To my last piece debunking the claim by Ephraim Mirvis that Jeremy Corbyn’s Labour Party is anti-Semitic one person, Jack Mendel, included my blogpost in one of his tweets.
His accompanying comment was to the effect: “Ooh look an antisemitic article about why Jeremy Corbyn’s antisemitic Labour Party is not antisemitic.” I might be paraphrasing but not by much.
When I asked him on Twitter in what way my piece was antisemitic, rather than providing an answer he first: deleted my tweet; second: blocked me.
So much for free speech!
Before that I had no real interest in somebody sharing my post whether they agreed with it or not. Afterwards I was bemused that Jack – if he was convinced that the statement made and the ground he stood on was worth defending – would not want to discuss or explain in what way he deemed my article anti-Semitic.
I wrote in my previous piece “There is an old adage that if you say something often enough people will start to believe it.” In essence Jack Mendel appears to be following that same meme. Put another way certain people who have no argument can get away with labelling someone anti-Semitic instead of an argument.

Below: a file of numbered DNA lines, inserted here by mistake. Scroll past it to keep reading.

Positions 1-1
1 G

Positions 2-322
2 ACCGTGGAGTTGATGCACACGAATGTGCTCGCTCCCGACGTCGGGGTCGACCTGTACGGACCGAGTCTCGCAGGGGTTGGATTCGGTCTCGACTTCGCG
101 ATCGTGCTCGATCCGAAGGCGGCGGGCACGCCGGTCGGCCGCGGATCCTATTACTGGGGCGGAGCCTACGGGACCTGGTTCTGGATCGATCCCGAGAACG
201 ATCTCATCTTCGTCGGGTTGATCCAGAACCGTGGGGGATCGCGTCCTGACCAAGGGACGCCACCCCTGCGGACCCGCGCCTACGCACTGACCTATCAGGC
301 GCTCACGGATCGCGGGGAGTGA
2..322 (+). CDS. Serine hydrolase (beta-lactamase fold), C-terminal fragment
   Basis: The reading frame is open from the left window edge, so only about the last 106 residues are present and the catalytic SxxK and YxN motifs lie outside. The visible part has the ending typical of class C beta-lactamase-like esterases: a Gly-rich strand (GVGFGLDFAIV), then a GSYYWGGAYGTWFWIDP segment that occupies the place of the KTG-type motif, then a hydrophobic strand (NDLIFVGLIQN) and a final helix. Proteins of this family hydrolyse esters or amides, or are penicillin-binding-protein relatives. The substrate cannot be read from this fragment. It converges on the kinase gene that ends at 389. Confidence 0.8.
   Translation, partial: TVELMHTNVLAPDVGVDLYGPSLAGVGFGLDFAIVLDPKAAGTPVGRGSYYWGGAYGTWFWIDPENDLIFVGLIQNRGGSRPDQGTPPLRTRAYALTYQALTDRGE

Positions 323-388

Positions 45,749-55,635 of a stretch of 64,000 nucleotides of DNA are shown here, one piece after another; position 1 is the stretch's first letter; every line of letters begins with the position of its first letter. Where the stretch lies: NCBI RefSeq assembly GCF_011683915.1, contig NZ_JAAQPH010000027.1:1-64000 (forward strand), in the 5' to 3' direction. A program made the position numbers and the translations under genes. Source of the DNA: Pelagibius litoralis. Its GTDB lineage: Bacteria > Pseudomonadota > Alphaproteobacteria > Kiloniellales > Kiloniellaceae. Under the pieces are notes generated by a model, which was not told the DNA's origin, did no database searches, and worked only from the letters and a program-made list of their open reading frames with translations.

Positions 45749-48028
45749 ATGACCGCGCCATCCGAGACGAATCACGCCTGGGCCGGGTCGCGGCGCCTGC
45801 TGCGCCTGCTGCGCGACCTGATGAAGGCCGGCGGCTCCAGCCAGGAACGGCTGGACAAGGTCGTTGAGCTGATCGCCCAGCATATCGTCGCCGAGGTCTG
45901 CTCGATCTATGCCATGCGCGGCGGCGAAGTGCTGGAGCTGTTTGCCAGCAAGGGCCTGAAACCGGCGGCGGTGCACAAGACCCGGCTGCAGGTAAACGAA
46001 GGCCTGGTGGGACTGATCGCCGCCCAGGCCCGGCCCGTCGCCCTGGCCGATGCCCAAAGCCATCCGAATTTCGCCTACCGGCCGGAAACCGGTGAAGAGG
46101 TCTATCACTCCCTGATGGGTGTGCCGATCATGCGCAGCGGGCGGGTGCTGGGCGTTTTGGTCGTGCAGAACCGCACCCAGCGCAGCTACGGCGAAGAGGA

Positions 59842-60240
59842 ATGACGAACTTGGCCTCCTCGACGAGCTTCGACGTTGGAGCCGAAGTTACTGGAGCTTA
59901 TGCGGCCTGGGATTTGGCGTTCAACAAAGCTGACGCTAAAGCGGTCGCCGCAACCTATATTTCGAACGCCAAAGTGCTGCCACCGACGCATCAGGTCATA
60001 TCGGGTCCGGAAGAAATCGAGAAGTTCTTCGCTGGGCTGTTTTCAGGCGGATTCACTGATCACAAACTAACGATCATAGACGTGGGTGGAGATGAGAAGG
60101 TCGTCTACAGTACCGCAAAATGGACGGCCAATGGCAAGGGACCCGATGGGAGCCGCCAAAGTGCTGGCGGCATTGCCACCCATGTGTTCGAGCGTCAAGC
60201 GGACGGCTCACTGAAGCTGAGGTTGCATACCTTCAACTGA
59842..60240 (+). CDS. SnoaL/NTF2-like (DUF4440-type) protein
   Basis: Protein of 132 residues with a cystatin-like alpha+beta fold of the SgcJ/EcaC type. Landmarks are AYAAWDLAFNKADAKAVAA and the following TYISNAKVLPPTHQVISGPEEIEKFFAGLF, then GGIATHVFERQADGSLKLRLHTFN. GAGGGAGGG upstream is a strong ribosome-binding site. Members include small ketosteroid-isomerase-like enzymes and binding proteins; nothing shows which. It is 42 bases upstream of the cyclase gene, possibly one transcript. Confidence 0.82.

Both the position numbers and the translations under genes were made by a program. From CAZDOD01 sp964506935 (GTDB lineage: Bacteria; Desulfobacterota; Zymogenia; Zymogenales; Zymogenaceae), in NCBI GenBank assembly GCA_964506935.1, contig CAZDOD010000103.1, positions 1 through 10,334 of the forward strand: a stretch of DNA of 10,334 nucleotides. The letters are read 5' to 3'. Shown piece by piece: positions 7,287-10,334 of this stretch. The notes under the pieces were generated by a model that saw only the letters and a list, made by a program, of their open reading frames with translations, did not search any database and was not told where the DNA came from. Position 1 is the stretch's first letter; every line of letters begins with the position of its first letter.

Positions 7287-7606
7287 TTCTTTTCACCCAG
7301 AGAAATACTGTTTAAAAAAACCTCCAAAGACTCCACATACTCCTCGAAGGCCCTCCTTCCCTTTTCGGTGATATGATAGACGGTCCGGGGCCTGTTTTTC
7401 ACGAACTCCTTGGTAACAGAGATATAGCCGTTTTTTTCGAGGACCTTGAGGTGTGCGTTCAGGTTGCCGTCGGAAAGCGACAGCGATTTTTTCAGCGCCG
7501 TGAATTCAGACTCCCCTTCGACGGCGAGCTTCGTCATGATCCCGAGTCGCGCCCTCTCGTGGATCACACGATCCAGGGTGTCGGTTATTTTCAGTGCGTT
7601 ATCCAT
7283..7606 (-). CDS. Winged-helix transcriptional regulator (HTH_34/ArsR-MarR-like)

Before it was deleted my tweet in response to Jack’s comment in sharing my piece had 15 views. Perhaps somebody wiser than Jack had pointed out to him that there was nothing anti-Semitic in the article.
Who is Jack Mendel? He is the online editor of Jewish News, a tabloid, which, according to his LinkedIn page has a distribution of 25,000 with an additional 500,000 hits online. It is aimed at the Jewish community. Most people from the Jewish community are as fed up with the memes of “anti-Semitism” and “Holocaust denial” as we non-Jewish people, who are usually the targets of these venomous comments. It seems from the few Jewish News headings I have seen (including the featured image) that it has an agenda. That agenda is to keep labelling people without argument hoping that eventually some of the muck will stick.
Jack, you have a degree in Politics and International Relations from the University of Reading, and presumably in getting that degree you had to argue from more than one point of view, yet now you have become a person with power – indeed, little more than a dictator, who can decide which voices get heard and which are discriminated against. Your alma mater will be proud of you – if it uses the same criterion for argument – but I very much doubt it does.